Through the Darkest of Times review for Nintendo Switch, PS4, Xbox One

Platform: Nintendo Switch
Also on: PS4, Xbox One, PC
Publisher: HandyGames
Developer: Paintbucket Games
Medium: Digital
Players: 1
Online: No

As you can probably guess from its name, Through the Darkest of Times isn?t exactly a happy game. It?s about the German resistance in World War II, and it?s pretty unflinching in its portrayal of everyday life in Berlin during Hitler?s rise to power. There are surely some more depressing topics for a game to tackle, but I can?t think of what they might be off the top of my head.

What sets Through The Darkest of Times apart from most other WWII games is in how mundane it is. This is no Saboteur, giving you a hands-on opportunity to shoot down Nazis wherever you may find them. Rather, you start the game as a single, ordinary person, and you have to recruit new members to your underground group so that you can perform such radical acts as meeting potential supporters at a school or a church, or going to a wedding to raise money to keep your operations going. There?s the odd opportunity to carry out bigger acts, like spraying graffiti on a wall, gathering intel to hand off to spies from other countries, or, if you?re lucky, blowing up a bomb somewhere, but for the most part, you and your group are just struggling to get by. Even if the game offers you chances to take action, most of the time you have to stick with being reactive, if not passive, if you want to keep morale up and live to see the next day.

This feeling of passivity is reinforced by Through the Darkest of Times? gameplay. It?s a mixture of resource management, turn-based strategy, and visual novel, as you make your way through four chapters of twenty turns each. You read about the people your character knows and meets during his/her journey, and you carefully assign members of your group to different tasks, balancing the demands of the task with their notoriety, your morale, and your funds. It?s not fun, but it?s not really designed to be.

Even so, I would?ve enjoyed (or at least appreciated) Through the Darkest of Times a lot more if my actions seemed to have any impact on the story. Obviously that?s part of the bleakness of it all — you?re just a small band of resistance fighters up against a whole country — but still, it often felt as if the game was completely ignoring my actions from turn to turn. One moment one of the members of my group was crushed because he?d been fired from a job that allowed him to spy on Nazi bigwigs, and then a few turns later he was excited by news he?d gathered that day at that very same job. Another time, after my little group had lost a few members due to death and defection, my character was still greeted like a hero at one meeting for having built up such a formidable group of resistance fighters. For a game built around telling a story, it really takes you out of it when the story doesn?t seem to follow any kind of consistent logic.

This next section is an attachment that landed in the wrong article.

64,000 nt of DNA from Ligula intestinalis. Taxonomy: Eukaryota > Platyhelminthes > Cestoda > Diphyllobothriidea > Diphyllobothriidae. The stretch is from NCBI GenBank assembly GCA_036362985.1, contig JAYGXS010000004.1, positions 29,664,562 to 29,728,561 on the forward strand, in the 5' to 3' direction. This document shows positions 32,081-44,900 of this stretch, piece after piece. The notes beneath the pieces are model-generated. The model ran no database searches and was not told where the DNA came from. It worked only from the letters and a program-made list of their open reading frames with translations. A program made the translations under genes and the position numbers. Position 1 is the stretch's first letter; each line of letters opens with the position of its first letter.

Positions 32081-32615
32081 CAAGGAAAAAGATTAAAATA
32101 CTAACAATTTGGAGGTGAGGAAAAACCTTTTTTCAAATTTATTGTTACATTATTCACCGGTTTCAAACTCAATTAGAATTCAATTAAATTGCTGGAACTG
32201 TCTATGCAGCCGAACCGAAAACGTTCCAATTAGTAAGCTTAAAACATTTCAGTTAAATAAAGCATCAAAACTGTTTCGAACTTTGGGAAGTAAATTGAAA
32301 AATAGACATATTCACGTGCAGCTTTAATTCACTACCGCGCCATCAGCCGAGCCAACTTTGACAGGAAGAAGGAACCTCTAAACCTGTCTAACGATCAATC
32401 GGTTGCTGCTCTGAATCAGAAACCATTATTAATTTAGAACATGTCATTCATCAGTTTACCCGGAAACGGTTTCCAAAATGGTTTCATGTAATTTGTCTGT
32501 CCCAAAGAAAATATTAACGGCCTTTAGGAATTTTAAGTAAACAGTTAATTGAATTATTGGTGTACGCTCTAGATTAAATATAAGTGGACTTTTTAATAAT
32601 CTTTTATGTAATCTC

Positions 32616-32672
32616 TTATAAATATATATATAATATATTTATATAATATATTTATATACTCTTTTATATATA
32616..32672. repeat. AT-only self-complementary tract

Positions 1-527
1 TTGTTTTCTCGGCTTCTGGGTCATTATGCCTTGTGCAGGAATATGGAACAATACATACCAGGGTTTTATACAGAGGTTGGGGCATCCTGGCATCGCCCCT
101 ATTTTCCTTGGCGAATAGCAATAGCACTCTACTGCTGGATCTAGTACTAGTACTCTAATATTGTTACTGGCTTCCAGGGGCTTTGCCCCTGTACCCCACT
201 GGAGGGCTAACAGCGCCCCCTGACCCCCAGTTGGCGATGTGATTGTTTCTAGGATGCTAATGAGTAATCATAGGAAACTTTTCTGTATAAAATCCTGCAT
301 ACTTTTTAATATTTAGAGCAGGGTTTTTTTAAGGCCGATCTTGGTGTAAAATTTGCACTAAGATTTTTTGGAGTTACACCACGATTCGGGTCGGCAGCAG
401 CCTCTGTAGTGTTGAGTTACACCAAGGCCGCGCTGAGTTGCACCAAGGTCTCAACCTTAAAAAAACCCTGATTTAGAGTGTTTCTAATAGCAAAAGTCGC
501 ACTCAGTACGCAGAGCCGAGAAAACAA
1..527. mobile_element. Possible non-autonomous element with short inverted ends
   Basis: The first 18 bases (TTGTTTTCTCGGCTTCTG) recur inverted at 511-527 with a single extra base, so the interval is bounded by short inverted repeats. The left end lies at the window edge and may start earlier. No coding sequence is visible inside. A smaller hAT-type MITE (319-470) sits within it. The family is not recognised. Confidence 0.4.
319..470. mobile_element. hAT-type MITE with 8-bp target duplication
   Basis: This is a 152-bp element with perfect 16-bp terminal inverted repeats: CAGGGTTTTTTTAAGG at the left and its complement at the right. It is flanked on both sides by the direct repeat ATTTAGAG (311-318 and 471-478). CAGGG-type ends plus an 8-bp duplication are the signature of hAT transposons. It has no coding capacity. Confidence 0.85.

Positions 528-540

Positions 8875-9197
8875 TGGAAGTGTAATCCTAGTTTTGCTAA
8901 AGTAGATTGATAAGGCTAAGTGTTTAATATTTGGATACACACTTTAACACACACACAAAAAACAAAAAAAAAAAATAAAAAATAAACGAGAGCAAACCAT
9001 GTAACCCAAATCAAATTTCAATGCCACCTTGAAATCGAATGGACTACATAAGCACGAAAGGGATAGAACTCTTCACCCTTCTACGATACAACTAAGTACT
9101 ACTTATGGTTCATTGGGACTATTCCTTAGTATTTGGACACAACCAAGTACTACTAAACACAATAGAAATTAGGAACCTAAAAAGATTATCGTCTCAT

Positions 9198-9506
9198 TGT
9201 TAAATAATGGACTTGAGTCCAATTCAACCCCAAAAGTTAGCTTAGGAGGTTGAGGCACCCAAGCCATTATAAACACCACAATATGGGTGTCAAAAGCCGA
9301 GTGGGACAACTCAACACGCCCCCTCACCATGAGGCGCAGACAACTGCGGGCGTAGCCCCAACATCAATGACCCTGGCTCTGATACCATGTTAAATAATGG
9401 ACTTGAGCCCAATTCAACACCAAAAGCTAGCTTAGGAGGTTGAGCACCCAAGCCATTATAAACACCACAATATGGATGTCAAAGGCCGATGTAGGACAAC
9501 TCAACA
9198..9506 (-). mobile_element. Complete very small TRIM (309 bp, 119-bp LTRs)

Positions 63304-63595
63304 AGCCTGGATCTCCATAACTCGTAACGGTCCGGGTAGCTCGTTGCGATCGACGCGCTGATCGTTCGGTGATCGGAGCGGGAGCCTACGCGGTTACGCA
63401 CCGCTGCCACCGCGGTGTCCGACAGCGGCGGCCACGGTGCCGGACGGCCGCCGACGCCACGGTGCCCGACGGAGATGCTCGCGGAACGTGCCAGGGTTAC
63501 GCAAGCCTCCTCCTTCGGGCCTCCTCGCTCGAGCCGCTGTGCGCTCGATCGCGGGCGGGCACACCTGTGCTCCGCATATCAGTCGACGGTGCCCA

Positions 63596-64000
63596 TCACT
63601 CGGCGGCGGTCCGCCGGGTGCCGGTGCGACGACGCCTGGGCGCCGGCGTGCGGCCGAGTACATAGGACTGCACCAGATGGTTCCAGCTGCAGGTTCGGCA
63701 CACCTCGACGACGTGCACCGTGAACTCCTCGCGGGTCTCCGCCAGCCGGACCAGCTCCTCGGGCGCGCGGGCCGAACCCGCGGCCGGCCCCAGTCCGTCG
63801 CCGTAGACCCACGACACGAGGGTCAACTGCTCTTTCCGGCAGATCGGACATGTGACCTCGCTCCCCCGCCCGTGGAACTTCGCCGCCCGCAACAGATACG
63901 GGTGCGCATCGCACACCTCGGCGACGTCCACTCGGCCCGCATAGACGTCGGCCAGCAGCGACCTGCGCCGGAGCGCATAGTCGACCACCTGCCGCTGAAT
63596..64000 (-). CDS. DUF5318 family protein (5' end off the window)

I?ll also note that Through the Darkest of Times is a little heavy-handed at times in its political messaging. There are a few points where the game really goes hard on having Hitler himself talk about making Germany great again which is…not exactly subtle. This is further reinforced when characters go on about being antifascists, and when an American journalist pops in to talk about how many of his countrymen would be just as susceptible to such rhetoric and feelings. I mean, history certainly likes to repeat itself in some ways, but that doesn?t mean that the game doesn?t lay it on a little thick sometimes.

Given that Through the Darkest of Times is built around telling a story, having obvious narrative problems — whether in terms of continuity, hamfistedness, or whatever — represents a bit of an issue. There are still some interesting ideas to be found here, and the setting alone makes it feel like few other games, but if you go in expecting something groundbreaking, you may find yourself disappointed.

HandyGames provided us with a Through the Darkest of Times Switch code for review purposes.

Grade: B-